New York City’s Climate Mobilization Act and Its Impact on Existing Buildings Sustainable Investment Group

New York City’s Climate Mobilization Act and Its Impact on Existing Buildings

July 22, 2019

By Katie Robinson
Engineering Analyst Intern
Sustainable Investment Group (SIG)

photo of New York city at night with taxi's and Statue of LibertyThe city of New York has passed and enacted a slew of bills forming the Climate Mobilization Act in order to achieve certain sustainability and energy goals by the year 2050. This Act is credited with the potential to achieve the “equivalent of taking more than one million cars off the road by 2030 and creating measurable decreases in the nitrogen oxides, sulfur oxides, and particulate matter that fouls our air” [3].

One of the comprising legislature, the commitment to achieve certain reductions in greenhouse gas emissions by 2050 (Int. 1253-C), enacted May 19th, 2019, is a bill to  “establish the Office of Building Energy and Emissions Performance as well as greenhouse gas emissions limits for existing buildings” [1] – but what does this mean for property owners and managers, and what changes need to be made in order to meet the city’s new standards?

Establishment of the Office of Building Energy and Emissions Performance

This bill will set emissions and consumption limits for existing buildings in New York City. These changes are to be regulated by the newly established Office of Building Energy and Emissions Performance, which will report to the commissioner and receive consultation from the Advisory Board established for such purpose. This office is to be responsible for the following [1]:

  1. Application of building energy and emissions performance laws and policies for existing buildings, new construction and major renovations
  2. Managing protocols for assessing annual energy use in buildings
  3. Monitoring buildings’ energy use and emissions
  4. Reviewing building emissions assessment methodologies and building emissions limits
  5. Reviewing goals and timeframes to further the goal of achieving a 40 percent reduction in aggregate greenhouse gas emissions from covered buildings by calendar year 2030, relative to such emissions for the calendar year 2005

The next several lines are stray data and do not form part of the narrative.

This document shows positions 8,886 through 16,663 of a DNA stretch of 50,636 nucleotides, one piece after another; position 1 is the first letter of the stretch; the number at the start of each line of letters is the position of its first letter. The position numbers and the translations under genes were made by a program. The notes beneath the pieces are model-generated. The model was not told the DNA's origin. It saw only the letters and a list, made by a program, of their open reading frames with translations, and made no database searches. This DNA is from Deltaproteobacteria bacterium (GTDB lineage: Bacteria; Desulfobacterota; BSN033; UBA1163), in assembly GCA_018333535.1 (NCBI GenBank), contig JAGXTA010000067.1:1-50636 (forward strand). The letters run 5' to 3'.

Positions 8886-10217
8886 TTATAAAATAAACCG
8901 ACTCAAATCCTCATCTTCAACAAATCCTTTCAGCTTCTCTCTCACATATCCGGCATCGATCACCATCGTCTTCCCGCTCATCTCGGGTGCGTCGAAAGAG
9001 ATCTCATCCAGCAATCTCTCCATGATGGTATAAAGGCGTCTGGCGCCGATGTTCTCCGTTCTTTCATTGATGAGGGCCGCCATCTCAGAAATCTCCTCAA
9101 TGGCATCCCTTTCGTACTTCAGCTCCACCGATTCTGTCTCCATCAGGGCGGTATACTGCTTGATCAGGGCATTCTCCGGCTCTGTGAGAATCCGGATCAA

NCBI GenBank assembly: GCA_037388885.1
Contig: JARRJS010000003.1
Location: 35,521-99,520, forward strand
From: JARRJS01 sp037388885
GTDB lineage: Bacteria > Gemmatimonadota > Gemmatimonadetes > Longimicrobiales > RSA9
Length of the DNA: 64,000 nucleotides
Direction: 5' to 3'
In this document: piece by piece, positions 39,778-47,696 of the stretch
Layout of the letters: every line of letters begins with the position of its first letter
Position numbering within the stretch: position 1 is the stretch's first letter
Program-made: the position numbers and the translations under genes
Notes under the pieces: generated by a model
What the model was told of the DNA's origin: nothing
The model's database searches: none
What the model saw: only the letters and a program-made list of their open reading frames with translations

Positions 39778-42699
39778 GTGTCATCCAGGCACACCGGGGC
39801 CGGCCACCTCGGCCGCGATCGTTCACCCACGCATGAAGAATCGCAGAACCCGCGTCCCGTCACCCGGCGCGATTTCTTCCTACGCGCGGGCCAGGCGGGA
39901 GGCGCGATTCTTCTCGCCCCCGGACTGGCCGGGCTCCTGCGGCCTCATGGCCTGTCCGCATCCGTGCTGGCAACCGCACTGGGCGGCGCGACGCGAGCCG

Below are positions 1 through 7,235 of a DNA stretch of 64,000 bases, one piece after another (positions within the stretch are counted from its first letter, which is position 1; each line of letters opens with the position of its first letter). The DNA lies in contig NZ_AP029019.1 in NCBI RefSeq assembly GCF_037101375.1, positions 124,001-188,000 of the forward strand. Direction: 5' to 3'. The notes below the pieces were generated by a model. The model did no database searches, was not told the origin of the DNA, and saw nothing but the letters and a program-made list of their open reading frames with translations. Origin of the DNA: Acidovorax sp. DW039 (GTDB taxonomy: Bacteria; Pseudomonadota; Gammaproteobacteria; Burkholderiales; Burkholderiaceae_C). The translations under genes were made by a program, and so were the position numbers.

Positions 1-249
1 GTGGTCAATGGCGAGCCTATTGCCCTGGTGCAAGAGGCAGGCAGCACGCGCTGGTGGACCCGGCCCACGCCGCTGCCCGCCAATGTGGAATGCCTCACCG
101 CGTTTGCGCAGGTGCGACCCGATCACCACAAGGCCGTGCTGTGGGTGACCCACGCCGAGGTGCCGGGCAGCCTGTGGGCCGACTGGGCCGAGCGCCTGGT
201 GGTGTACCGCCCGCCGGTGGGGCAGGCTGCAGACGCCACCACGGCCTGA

6. Creating an online portal for the submission of annual building emissions assessments by owners
  7. Receiving and validating annual building emissions assessments
  8. Auditing building emissions assessments and inspecting covered buildings, as necessary, to ensure proper reporting
  9. Determining recommended penalties, including minimum penalties, for buildings that are noncompliant with applicable emissions limits
  10. Reviewing applications for alternative methods of compliance with building emissions limits, including adjustments of emissions limits, deductions for the purchase of greenhouse gas offsets or renewable energy credits, deductions for the use of distributed energy resources, and adjustments for special categories of buildings or for special use and occupancies
  11. Working with the mayor’s office of long-term planning and sustainability; receiving advice and recommendations, as applicable, from the advisory board
  12. Ensuring the participation and cooperation of relevant agencies

Emissions and Consumption Limits

This bill sets maximum emissions and consumption limits that are to be achieved during each 5-year calendar period. These limits vary by building type and occupancy group, as shown below.

Figure 1. Building Emissions Limits by Occupancy Group and Date [1]

Occupancy Group Building Emissions Limits 2024-2029 Building Emissions Limits 2030-2034
Assembly (A) 0.01074 tCO2e/sf 0.00420 tCO2e/sf
Business (B) 0.00846 tCO2e/sf 0.00453 tCO2e/sf
Educational (E) and Institutional (I-4) 0.00758 tCO2e/sf 0.00344 tCO2e/sf
Institutional (I-1) 0.01138 tCO2e/sf 0.00598 tCO2e/sf
Factory and Industrial (F) 0.00574 tCO2e/sf 0.00167 tCO2e/sf
Business (B – emergency response services, non-production laboratory, ambulatory health care), High Hazard (H), and Institutional (I-2, I-3) 0.02381 tCO2e/sf 0.01193 tCO2e/sf
Mercantile (M) 0.01181 tCO2e/sf 0.00403 tCO2e/sf
Residential (R-1) 0.00987 tCO2e/sf 0.00526 tCO2e/sf
Residential (R-2) 0.00675 tCO2e/sf 0.00407 tCO2e/sf
Storage (S) and Utility (U) 0.00426 tCO2e/sf 0.00110 tCO2e/sf

Further description of Occupancy Groups may be read here [2].

Figure 2. Greenhouse Gas Coefficient of Energy Consumption [1]

Energy Source Greenhouse Gas Coefficient 2024-2029
Electricity 0.000288962 tCO2e per kilowatt hour
Natural Gas 0.00005311 tCO2e per kbtu
#2 Fuel Oil 0.00007421 tCO2e per kbtu
#4 Fuel Oil 0.00007529 tCO2e per kbtu
District Steam 0.00004493 tCO2e per kbtu

Consumption and emissions limits for future calendar years will be determined by January 1, 2023 with input from the newly established office, the commissioner and the advisory group. The department may deduct from minimum emissions reporting required should the owner demonstrate the purchase of greenhouse gas offsets or renewable energy credits. These deductions are analyzed separately for renewable energy credits, purchased greenhouse gas offsets and for clean distributed energy sources.